A new robot by Sewbo could automate the feeding of fabric into sewing machines. Zornow has created a process by which a robotic arm guides chemically stiffened pieces of fabric through a commercial sewing machine.
Sewbo has used an industrial robot to sew together a T-shirt, achieving the long-sought goal of automation for garment production. Sewbo’s technology will allow manufacturers to create higher-quality clothing at lower costs. It will shorten supply chains and lessen the long lead times that hamper the fashion and apparel industries, helping to reduce the complexity of today’s intricate global supply network.
Despite widespread use in other industries, automation has made little progress in clothing manufacturing due to the difficulties robots face when trying to manipulate limp, flexible fabrics.
Sewbo avoids these hurdles by temporarily stiffening fabrics, allowing off-the-shelf industrial robots to easily build garments from rigid cloth, just as if they were working with sheet metal. The fabric panels can be easily molded and welded before being permanently sewn together.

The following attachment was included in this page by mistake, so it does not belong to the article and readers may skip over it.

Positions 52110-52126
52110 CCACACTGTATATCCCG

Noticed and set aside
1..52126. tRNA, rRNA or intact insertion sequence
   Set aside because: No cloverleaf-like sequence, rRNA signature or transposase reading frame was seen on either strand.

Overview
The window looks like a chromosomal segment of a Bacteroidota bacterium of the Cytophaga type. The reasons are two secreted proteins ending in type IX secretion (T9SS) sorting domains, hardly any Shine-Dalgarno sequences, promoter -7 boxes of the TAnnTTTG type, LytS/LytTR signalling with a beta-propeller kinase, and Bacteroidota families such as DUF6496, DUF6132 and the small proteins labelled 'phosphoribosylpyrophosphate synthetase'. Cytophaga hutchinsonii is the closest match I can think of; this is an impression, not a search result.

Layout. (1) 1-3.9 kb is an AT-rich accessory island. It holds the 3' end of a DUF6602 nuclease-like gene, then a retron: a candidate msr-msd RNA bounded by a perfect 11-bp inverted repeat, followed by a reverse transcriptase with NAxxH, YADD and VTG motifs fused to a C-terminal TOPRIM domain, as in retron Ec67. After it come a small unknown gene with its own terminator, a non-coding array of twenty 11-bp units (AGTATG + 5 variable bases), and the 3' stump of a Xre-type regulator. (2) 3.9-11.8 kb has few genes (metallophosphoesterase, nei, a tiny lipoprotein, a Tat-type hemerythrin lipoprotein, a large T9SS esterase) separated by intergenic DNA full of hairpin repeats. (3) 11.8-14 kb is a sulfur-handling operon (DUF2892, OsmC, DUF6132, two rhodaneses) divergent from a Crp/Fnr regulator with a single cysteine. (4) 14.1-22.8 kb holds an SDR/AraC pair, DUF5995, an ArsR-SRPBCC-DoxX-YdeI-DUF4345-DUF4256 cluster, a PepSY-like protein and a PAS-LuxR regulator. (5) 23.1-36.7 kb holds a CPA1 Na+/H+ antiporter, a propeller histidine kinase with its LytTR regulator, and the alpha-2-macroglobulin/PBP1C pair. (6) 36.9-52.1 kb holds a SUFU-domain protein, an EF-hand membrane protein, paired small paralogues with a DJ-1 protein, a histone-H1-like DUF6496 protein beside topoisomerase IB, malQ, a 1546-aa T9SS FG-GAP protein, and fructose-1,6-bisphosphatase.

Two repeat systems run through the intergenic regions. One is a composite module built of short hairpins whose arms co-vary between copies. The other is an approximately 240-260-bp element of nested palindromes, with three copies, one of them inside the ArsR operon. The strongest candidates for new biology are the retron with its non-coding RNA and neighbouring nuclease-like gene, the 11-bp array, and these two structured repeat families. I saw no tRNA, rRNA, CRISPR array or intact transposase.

The water-soluble stiffener is removed at the end of the manufacturing process with a simple rinse in hot water, leaving a soft, fully assembled piece of clothing. The stiffener can then be recovered for reuse.
Machines already play a large part in clothing manufacturing. Fabrics can be woven by machines, and then cut into pieces by computer-controlled cutting machines. There are also a few small items like dress shirt collars and cuffs that can be machine-sewn, according to North Carolina State University textiles and apparel researcher Cynthia Istook. But humans still have to put all of the pieces of fabric together, guide them through a sewing machine, and then pass them onto the next assembly line station.
The process requires an off-the-shelf sewing machine and a robotic arm, which is built by Universal Robots and costs about $35,000. The UR5 can be trained to continuously repeat a task; just move the arm to teach it a new sequence of moves. Zornow demonstrated the system by sewing a T-shirt, but it could be retrained to work with other patterns.
Apparel companies often move their manufacturing to countries where wages are lower in a perpetual quest to cut costs. The Center for American Progress found that in 2011, 15 of the top apparel exporters to the U.S. paid their Chinese garment workers an average monthly real wage of $324.90. Bangladeshi workers earned just $91.45. Meanwhile, U.S. sewing machine operators earn an average monthly wage of $1,922, according to the Bureau of Labor Statistics.
SOURCES- Technology Review, Sewbo, Vimeo